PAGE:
The researchers have created a neuroprosthesis that combines a brain-computer interface (BCI) that’s wired directly into 100 neurons in the motor cortex of the subject, and a functional electrical stimulation (FES) device that’s wired into the muscles of the subject’s arm. When the subject tries to move his arm or hand, that cluster of around 100 neurons activates, creating a stream of data which can then be read and analyzed by the BCI to predict what muscles the subject is trying to move, and with what level of force. This interpreted data is passed to the FES, which then triggers the right muscles to perform the desired movement.
The end result is a computer network that effectively replaces the nervous system and restores remarkably accurate fine motor control to a paralyzed arm — watch the video below and be amazed. You will notice that, as always with bleeding edge science, the subject of this study is a rhesus monkey rather than a human — but our anatomy is very, very similar to that of our primate cousins.
The novel element of Northwestern’s neuroprosthesis is the introduction of a brain-computer interface. At the moment, state-of-the-art solutions use FES devices with pre-programmed basic movements (arm lift, hand open, etc.) that are triggered by small muscle movements in non-paralyzed muscles. With the BCI, rather than listening for second-hand signals, around 100 neurons from the specific region of the motor cortex that handles arm and hand movements are used. As you can see from the video, not only is this approach responsive, it seemingly allows for a whole range of grasping movements.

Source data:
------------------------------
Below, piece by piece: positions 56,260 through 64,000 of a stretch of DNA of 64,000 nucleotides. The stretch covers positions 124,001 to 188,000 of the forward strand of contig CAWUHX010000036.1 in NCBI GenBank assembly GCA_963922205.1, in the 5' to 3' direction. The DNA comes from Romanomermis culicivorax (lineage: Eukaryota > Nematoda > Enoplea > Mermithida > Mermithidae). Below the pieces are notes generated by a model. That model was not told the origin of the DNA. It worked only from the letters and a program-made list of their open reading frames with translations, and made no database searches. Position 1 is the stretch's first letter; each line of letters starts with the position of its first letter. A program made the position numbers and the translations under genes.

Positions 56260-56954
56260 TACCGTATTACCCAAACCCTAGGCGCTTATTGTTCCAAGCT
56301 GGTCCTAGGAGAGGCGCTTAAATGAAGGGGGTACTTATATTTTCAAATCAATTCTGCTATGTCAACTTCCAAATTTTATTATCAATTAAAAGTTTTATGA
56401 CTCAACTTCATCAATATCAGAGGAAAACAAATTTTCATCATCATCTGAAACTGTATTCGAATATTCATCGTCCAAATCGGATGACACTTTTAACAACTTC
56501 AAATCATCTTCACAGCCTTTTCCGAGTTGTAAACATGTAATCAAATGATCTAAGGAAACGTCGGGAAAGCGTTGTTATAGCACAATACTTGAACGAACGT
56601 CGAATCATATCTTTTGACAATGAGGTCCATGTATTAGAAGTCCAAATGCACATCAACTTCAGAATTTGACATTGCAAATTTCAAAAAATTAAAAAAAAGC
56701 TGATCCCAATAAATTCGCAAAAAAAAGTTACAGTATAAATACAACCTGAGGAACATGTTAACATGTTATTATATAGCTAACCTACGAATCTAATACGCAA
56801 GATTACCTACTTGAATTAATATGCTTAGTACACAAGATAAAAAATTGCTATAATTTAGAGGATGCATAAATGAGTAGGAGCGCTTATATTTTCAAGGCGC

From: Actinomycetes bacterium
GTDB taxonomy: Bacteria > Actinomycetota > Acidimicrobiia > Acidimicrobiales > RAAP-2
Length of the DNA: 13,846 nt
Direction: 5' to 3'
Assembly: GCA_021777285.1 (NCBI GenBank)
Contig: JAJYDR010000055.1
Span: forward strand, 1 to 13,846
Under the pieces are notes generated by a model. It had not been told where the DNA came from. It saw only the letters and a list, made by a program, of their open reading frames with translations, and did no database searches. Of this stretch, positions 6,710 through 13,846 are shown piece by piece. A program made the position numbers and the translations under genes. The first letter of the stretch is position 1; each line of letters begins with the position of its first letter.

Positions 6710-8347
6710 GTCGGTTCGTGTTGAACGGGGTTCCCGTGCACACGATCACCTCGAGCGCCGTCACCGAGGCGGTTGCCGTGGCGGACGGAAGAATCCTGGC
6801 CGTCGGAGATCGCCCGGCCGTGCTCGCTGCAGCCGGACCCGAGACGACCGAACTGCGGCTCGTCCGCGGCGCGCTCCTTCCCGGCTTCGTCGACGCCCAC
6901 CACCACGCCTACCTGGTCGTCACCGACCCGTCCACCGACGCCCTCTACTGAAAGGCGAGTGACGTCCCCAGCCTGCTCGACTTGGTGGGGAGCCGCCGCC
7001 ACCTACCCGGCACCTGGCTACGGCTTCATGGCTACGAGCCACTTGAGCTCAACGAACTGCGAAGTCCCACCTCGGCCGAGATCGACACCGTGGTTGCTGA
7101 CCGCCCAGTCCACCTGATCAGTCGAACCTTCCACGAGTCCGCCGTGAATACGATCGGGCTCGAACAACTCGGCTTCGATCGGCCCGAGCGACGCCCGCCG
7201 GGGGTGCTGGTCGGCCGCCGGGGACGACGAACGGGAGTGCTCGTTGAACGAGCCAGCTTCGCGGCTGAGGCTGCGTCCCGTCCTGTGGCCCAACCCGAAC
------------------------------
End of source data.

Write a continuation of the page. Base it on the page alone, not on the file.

Now, it’s important to bear in mind that we’re a long way away from human trials — these monkeys had a multi-electrode array directly implanted into their brains — but, even so, we should still be very excited. This is a hugely important step towards bionic implants that make paralysis a thing of the past. It might even be the answer to other neurological diseases, such as Parkinson’s. The research paper (paywalled) notes that, worldwide, 130,000 people per year sustain spinal cord injury — with half of those becoming paralyzed from the neck down.
Even healthy humans — especially those of transhumanist stock — might want to replace or augment their nervous system with a computer network. Due to slow clockspeed and neuron-neuron signal propagation, human reaction time is fairly lackluster — but what if we had a computer coprocessor and electrical wiring that kicked in, when needed? Like modern cars that have complex timing and power control systems, what if humans could run faster or stay awake longer if we had a computer system to help out? You’d be able to connect to your on-board (on-brain?) computer via your smartphone, of course, and tweak various settings…
By Sebastian Anthony